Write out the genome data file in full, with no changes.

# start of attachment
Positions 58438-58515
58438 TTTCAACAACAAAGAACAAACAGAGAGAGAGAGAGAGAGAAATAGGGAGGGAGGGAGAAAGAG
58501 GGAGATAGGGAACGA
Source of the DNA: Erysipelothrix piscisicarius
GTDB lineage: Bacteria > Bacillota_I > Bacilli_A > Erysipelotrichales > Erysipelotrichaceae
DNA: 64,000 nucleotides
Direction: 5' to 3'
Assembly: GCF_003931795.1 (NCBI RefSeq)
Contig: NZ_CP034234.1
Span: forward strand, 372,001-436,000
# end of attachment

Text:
Positions 58438-58515
58438 TTTCAACAACAAAGAACAAACAGAGAGAGAGAGAGAGAGAAATAGGGAGGGAGGGAGAAAGAG
58501 GGAGATAGGGAACGA
Source of the DNA: Erysipelothrix piscisicarius
GTDB lineage: Bacteria > Bacillota_I > Bacilli_A > Erysipelotrichales > Erysipelotrichaceae
DNA: 64,000 nucleotides
Direction: 5' to 3'
Assembly: GCF_003931795.1 (NCBI RefSeq)
Contig: NZ_CP034234.1
Span: forward strand, 372,001-436,000